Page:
When comedic musician and king parodist of our time ‘Weird Al’ Yankovic announced that he would be undertaking a tour wherein he dropped the costumes and video screens to concentrate on a stripped-down musical experience, it seemed like a radical idea. When Yankovic explained that the tour would focus primarily on older material – and … Continued

Source: www.starburstmagazine.com/reviews/weird-al-yankovic-live




Cadabra Records is the latest to honor the legacy of scary stories told aloud. Be it records like Alfred Hitchcock’s Ghost Stories for Young People, Edgar Allen Poe being read by Basil Rathbone, or the George S. Irving adaptation of Alvin Schwartz’s Scary Stories to Tell in the Dark, there always seemed to be a & Continued

Source: www.starburstmagazine.com/reviews/hearse-song-fungi-yoggoth-yellow-sign-picture-house

“Geek Rock” doesn’t exactly cover its titular subject

book cover - geek rockGeek Rock: An Exploration of Music and Subculture, the new essay collection edited by Alex DiBlasi and Victoria Willis, succeeds on only one half of its title. It explores the geeky aspects of music, but as far as being a collection of essay about a rock subculture, it fails abjectly.

The blurb on the book’s back cover explains geek rock as “forms of popular music that celebrate all things campy, kitschy, and quirky,” but the editors then present a procession of essays wherein the musical approach is geeky or the lyrical obsession is geeky — it seems that the essay authors, despite the desire to make geek rock a thing and name-checking in the introduction artists like Weezer, Jonathan Coulton, and Frank Black, chose instead to reframe the discussion in a way that reflects their particular interests.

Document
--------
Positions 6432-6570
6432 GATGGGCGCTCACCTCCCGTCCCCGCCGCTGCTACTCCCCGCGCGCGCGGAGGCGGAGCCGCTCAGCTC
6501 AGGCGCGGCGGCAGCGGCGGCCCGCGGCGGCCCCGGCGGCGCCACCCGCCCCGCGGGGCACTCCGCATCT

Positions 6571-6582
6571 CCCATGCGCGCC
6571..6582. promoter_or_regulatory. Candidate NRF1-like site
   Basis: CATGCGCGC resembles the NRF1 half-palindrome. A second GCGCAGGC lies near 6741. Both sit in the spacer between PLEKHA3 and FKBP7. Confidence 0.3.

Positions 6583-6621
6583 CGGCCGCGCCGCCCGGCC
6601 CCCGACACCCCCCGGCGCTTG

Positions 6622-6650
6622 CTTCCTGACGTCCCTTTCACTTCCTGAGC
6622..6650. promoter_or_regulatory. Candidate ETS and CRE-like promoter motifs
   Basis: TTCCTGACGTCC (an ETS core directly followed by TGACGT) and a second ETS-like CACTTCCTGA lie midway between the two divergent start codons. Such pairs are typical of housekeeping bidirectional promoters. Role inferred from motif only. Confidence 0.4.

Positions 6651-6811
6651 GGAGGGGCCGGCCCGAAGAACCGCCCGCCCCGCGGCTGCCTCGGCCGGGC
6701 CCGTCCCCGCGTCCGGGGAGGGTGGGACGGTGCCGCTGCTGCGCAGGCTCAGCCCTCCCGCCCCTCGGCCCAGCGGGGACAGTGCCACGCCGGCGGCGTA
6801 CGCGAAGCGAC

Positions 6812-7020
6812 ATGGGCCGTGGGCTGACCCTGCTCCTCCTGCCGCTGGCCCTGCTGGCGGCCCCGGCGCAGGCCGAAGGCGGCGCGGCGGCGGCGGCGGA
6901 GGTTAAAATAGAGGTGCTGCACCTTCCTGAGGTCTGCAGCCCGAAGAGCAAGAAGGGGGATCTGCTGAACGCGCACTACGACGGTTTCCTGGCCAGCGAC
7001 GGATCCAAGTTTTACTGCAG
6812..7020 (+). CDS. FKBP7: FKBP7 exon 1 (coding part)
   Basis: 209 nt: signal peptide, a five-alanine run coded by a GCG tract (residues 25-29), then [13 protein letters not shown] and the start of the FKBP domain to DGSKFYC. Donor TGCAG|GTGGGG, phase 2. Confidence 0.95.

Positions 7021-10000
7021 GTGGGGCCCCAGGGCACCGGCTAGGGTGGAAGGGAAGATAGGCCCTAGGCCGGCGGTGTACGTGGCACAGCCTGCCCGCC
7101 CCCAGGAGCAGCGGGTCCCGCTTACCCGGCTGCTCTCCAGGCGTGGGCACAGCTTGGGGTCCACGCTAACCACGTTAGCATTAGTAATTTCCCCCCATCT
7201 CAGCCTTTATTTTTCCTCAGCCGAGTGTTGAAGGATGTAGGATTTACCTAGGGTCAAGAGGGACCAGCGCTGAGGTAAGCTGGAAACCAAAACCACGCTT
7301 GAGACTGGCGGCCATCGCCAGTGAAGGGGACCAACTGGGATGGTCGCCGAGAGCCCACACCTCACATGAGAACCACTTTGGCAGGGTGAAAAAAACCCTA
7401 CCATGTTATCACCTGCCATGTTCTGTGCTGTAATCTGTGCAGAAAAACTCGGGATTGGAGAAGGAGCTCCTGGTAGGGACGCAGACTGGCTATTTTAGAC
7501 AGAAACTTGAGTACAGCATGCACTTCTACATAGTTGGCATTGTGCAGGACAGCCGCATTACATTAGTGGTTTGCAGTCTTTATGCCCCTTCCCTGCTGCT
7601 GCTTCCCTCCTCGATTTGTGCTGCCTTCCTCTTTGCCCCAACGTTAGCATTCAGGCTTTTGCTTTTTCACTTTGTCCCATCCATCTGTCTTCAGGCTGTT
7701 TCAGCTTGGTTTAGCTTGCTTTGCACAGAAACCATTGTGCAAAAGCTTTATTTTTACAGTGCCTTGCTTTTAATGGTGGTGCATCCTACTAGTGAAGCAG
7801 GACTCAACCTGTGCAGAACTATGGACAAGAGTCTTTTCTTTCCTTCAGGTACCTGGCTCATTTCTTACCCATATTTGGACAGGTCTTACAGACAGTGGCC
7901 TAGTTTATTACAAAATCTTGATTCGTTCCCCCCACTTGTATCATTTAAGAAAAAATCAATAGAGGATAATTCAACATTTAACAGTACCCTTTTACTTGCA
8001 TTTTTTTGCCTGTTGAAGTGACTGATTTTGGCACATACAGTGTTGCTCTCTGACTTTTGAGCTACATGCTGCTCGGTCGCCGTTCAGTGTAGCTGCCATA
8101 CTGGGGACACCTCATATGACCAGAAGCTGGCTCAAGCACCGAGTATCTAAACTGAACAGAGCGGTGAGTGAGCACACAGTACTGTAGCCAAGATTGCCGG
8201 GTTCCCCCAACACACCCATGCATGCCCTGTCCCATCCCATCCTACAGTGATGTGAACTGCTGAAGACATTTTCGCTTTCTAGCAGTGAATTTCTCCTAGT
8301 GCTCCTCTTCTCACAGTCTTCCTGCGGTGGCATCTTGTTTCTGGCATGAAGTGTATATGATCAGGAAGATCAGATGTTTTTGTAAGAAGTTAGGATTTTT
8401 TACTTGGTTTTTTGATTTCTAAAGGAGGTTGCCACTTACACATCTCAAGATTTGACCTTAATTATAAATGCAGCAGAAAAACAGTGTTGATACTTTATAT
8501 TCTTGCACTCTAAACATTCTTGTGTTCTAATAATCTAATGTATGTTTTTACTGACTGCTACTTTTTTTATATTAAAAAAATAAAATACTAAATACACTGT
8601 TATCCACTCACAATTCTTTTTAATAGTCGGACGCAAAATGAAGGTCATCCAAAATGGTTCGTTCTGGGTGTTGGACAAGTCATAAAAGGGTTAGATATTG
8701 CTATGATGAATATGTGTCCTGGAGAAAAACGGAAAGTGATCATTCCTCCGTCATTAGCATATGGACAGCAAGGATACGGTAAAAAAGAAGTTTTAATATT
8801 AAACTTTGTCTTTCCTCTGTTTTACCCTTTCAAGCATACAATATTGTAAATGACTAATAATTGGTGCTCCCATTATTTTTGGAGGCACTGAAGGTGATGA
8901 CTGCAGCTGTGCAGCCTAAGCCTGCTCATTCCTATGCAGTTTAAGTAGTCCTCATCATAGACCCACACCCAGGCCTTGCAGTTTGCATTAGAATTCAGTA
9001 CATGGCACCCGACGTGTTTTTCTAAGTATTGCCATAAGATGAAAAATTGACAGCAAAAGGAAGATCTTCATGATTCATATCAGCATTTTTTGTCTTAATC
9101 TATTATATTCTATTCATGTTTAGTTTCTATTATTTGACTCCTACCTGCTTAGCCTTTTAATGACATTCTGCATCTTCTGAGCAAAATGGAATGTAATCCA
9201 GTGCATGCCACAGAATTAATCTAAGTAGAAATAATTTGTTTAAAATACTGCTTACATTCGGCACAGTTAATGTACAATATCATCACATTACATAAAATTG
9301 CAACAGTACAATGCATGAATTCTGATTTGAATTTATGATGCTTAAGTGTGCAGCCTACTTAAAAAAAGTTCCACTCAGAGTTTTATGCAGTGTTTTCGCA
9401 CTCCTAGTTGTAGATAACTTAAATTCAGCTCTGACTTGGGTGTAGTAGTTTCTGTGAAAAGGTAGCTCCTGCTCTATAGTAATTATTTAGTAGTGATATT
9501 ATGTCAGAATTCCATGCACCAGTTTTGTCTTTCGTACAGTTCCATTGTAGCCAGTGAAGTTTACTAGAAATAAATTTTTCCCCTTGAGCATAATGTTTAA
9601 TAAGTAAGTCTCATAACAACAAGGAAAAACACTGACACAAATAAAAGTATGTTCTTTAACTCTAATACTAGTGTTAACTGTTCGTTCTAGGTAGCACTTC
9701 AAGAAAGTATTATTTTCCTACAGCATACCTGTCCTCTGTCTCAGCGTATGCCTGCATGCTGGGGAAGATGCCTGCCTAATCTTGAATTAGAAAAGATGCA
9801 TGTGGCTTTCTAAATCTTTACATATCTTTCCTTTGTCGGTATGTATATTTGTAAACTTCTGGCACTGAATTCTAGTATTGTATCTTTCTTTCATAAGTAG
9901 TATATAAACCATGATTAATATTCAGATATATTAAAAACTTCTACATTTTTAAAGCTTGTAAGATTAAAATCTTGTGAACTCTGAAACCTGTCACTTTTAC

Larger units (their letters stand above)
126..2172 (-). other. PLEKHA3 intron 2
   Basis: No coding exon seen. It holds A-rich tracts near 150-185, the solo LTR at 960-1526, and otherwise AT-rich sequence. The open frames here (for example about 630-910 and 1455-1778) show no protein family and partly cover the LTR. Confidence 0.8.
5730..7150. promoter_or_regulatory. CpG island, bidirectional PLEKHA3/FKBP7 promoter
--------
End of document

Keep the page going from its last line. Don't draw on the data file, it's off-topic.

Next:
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Podcast #110, “April Fools Rush In”

april foolsTomorrow is April Fools’ Day, so I spent the weekend putting together a plethora of strange and interesting music for you all. For whatever reason — be it feeling better or just the obscure nature of the tracks requiring some explanation — I ran my mouth pretty much constantly throughout this episode. My apologies for that.

You can rest assured that everything is Dr. Demento-eque, if not actually demented. I avoided using noisemakers, but certainly managed to pull together a wide swathe of weirdness, and managed to not pull from any of the good Doctor’s compilations this time.

Podcast #110, “April Fools Rush In”
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“Tales of the San Franciso Cacophony Society” an inspirational bit of dadaist history